A Trudeau led the Liberal Party when Bob Rae entered the House of Commons. And a Trudeau leads that party as Rae leaves. The Dippers were never sure Rae was one of them. And the Liberals were never sure if he belonged in their camp, either. That is why they never elected him permanent leader of the party.
But there has always been a remarkable consistency to Bob Rae. He believes that government can be a force for good. He believes it has a responsibility to the less fortunate. Like his father, he believes that Canada can be an honest broker on the international stage. And he believes in fair play.
He stands in stark contrast to the present prime minister. The kid who used to deliver Richard Nixon's newspaper learned how not to do politics from Nixon. Stephen Harper used Nixon's politics as a template for governing this country.
We probably will not see Rae run for elected office again. But that does not mean he has abandoned public service. Tom Walkom writes in today's Toronto Star that Rae's decision to negotiate with Ontario on behalf of Canada's First Nations is all of apiece. He has a long record of seeking the just outcome:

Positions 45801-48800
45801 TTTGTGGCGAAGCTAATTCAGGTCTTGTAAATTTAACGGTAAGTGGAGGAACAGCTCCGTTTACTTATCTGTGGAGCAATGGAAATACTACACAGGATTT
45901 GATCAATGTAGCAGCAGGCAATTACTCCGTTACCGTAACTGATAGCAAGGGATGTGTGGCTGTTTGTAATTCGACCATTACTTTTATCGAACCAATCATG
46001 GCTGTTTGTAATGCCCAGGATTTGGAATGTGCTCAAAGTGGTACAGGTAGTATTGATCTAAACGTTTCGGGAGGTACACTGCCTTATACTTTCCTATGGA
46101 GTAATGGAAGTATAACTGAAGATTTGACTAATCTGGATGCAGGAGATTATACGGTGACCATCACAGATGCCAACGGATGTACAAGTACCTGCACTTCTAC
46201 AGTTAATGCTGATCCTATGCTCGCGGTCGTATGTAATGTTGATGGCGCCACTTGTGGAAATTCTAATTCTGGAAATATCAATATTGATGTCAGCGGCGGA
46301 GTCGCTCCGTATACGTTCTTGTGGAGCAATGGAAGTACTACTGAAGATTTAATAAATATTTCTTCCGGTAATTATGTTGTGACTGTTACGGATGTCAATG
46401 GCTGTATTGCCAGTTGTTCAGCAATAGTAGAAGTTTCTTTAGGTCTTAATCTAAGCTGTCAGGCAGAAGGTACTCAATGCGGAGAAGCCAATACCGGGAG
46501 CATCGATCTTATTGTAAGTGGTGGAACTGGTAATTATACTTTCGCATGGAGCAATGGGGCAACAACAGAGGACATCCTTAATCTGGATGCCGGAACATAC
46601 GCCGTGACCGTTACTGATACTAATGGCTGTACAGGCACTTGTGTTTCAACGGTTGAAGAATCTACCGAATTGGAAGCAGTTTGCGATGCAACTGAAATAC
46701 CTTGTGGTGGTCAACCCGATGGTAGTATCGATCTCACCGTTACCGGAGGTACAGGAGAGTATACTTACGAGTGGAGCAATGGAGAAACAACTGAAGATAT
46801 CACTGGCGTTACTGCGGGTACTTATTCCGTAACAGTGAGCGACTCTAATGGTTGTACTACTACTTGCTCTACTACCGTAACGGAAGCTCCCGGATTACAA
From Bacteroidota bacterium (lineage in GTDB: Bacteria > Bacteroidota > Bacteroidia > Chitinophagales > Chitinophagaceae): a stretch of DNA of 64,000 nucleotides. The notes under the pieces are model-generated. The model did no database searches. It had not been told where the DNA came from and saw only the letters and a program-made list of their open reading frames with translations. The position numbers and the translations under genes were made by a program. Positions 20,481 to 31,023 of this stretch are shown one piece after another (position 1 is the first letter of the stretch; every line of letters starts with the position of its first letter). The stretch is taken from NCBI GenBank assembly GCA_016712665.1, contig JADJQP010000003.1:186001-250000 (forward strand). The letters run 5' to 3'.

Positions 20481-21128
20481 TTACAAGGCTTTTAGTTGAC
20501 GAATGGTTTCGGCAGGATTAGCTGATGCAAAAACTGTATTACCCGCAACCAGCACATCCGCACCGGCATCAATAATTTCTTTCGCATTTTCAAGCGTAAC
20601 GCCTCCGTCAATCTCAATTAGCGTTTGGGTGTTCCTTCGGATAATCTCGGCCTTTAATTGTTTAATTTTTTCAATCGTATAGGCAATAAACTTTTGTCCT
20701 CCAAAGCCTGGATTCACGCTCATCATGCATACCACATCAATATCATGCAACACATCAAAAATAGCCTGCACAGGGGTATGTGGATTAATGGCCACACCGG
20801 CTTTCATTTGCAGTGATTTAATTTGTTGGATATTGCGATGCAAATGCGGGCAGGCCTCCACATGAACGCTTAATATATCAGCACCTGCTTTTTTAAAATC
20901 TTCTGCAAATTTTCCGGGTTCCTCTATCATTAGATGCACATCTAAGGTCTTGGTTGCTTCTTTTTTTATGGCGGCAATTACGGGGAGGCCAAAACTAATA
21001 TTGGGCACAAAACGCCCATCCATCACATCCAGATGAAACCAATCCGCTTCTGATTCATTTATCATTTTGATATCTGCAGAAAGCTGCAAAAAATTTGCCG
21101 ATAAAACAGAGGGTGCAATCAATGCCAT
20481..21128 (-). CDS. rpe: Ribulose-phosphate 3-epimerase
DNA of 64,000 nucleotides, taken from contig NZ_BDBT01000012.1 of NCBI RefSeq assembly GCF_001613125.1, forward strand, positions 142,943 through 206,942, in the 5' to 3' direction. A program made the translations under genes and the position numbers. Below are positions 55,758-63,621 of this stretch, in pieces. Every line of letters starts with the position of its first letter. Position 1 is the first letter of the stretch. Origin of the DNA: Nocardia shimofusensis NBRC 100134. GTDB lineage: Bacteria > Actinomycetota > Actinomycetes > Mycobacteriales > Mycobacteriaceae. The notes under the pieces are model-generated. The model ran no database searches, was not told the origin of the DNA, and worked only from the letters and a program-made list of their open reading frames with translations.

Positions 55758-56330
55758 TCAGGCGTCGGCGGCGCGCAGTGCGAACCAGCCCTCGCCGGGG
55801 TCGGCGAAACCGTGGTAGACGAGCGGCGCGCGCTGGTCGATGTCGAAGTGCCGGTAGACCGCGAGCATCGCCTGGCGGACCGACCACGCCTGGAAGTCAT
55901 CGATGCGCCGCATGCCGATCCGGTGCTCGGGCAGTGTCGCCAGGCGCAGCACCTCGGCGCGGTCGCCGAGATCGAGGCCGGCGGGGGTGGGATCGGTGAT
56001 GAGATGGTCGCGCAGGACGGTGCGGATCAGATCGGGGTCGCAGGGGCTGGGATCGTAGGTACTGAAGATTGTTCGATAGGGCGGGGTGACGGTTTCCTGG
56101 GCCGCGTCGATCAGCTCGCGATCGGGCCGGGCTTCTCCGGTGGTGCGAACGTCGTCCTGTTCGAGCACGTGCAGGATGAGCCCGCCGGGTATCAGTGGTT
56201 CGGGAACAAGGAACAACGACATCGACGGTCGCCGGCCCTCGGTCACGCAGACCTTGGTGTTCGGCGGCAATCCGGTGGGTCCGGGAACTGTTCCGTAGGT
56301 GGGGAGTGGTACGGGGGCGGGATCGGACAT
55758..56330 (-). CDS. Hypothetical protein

If there was a high-profile issue, Rae was involved. The federal government asked him to inquire into whether there should be an inquiry into the 1985 terror bombing of an Air India flight (he said yes).
The Ontario government asked him to inquire into whether university and college tuition should increase (he said yes again).
He investigated softwood lumber exports for the lumber industry and Sri Lanka’s civil war for a non-governmental organization he chaired.
When a scandal over tainted blood erupted, Rae led an investigation into what to do with the Canadian Red Cross. When the Toronto Symphony Orchestra found itself in financial trouble, Rae negotiated a government bailout.
Problems with a native fishery in New Brunswick? Call on Bob Rae.
No one should doubt Bob Rae's ambition. He really wanted to be Prime Minister of Canada. But, in the end, he has done Canada stellar service -- without seizing the brass ring.